The above discussion shows that the depreciated cedi will have both positive and negative effects on the Ghanaian economy. The disadvantages include the possibility of imported goods price surge, higher financing cost and the possibility of brain drain. Available data from the World Bank shows that Ghana has experienced a reduction in inflation since 2014. The inflation rate has decreased from 17.0 in 2014 to 11.8 in 2017. With the decrease in inflation, the economy is likely to be competitive again and this will increase demand for the currency causing it to rise. The increment in the country’s trade balance an indication that local companies are likely to expand in the nearby future and are likely to employ more people which will reduce unemployment. As China benefited from the depreciated yuan in 2015, Ghana can benefit from the depreciating cedi and hence the Ghanaian government should take advantage of the falling cedi to move the country from its recession state

 

EVANS OPOKU-MENSAH is a researcher at the University of Electronic Science and Technology of China. He specializes in research and development investments, stock price and merger and acquisition. You may contact him through: Email: evans@std.uestc.educn/ evamens89@gmail.com.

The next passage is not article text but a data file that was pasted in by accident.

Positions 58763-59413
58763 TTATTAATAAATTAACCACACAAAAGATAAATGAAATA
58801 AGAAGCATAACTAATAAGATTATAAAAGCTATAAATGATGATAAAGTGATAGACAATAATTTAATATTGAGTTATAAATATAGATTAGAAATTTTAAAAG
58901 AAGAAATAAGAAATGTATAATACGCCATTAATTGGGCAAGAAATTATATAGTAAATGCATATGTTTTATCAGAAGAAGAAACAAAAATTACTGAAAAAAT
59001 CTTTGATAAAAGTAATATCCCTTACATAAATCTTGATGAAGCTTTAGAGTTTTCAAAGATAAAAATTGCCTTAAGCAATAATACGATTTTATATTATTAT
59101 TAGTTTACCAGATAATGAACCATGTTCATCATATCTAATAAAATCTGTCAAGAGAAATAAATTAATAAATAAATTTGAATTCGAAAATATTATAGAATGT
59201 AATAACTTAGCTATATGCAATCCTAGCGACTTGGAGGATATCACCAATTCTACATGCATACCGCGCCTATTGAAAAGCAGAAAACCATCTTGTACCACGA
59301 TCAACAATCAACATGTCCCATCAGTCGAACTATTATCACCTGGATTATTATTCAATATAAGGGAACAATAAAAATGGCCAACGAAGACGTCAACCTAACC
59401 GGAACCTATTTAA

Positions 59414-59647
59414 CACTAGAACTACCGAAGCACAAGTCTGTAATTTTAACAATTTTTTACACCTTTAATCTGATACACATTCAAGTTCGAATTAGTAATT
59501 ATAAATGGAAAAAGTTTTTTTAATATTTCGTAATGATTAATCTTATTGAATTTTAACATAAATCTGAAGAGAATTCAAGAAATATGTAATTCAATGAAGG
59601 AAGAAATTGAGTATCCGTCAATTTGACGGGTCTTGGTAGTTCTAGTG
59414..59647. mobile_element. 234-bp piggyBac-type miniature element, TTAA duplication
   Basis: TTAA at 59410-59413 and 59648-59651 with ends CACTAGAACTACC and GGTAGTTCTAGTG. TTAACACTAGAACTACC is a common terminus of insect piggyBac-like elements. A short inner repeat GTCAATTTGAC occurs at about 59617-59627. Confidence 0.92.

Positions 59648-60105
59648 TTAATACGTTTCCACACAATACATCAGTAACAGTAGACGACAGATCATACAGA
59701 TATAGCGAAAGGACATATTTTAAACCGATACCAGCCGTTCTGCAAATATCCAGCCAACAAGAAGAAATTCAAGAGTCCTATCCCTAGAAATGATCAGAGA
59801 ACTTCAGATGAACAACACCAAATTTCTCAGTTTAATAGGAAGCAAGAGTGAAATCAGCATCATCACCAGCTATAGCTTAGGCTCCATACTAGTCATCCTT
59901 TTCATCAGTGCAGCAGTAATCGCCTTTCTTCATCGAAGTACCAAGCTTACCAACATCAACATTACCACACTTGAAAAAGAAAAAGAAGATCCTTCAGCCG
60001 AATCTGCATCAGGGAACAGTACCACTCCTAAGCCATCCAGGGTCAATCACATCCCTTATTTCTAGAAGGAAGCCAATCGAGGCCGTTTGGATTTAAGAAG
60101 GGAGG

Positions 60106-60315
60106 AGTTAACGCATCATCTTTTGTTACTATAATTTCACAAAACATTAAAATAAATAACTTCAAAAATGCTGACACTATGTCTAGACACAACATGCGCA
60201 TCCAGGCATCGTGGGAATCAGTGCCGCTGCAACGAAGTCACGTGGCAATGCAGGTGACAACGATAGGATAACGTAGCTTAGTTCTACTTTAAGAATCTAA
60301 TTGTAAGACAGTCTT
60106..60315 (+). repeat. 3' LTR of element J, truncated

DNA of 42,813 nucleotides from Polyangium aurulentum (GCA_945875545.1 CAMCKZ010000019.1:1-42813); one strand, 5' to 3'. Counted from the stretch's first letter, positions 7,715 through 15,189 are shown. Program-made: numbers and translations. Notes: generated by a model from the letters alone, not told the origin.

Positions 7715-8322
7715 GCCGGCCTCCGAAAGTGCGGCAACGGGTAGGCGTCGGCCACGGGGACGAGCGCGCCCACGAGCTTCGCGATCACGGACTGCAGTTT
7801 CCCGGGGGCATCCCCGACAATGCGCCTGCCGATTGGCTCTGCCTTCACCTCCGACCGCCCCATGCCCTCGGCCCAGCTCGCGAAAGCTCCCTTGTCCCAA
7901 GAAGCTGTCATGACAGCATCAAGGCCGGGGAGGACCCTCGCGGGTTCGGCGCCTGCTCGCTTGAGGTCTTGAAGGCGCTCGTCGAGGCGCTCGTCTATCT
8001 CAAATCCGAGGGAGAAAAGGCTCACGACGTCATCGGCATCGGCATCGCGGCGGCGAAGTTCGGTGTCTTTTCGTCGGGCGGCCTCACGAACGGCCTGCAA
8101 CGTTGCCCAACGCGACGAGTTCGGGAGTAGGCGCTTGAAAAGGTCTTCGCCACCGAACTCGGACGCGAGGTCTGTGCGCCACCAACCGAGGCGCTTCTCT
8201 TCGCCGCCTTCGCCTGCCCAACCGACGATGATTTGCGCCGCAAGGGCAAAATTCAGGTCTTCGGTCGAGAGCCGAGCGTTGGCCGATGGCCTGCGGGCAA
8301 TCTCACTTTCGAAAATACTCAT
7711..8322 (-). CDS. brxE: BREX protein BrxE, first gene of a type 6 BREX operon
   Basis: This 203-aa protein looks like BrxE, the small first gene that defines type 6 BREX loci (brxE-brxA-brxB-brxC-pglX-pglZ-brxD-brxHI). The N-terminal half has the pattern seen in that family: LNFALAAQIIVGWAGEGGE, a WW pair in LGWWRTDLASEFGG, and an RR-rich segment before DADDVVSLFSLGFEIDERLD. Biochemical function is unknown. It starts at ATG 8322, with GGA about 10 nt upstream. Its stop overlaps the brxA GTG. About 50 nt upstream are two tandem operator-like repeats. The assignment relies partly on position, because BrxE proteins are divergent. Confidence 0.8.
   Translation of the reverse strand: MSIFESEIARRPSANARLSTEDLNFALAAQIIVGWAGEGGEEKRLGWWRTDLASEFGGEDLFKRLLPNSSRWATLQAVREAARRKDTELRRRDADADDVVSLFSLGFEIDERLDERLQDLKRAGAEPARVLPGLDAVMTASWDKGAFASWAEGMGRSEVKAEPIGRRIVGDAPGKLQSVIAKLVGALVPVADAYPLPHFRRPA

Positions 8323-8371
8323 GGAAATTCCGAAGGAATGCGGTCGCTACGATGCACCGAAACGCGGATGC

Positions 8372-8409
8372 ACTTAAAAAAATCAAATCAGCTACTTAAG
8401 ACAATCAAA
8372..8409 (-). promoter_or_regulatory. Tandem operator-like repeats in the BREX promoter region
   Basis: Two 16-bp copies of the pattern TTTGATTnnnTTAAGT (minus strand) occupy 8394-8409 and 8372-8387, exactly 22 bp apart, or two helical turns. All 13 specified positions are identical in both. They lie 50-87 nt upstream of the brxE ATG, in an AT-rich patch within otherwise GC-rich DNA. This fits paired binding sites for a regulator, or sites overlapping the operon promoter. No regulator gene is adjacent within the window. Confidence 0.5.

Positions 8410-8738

[1] https://tradingeconomics.com/ghana/currency

[2] https://tradingeconomics.com/ghana/currency/forecast

[3] http://godhand4wise.blogspot.com/2016/04/causes-and-effects-of-current-cedi.html

[4] https://www.macrotrends.net/1329/us-dollar-index-historical-chart

[5] Palić, I., Banić, F., & Matić, L. (2018). The Analysis of the Impact of Depreciation on External Debt in Long Run: Evidence from Croatia. Interdisciplinary Description of Complex Systems: INDECS, 16(1), 186-193.

[6] www.ijsrp.org/research-paper-0115/ijsrp-p3717.pdf

 

[7] Mwinlaaru, P. Y., & Ofori, I. K. (2017). Real exchange rate and economic growth in Ghana.

[8] https://www.wttc.org/-/media/files/reports/economic-impact-research/countries-2018/ghana2018.pdf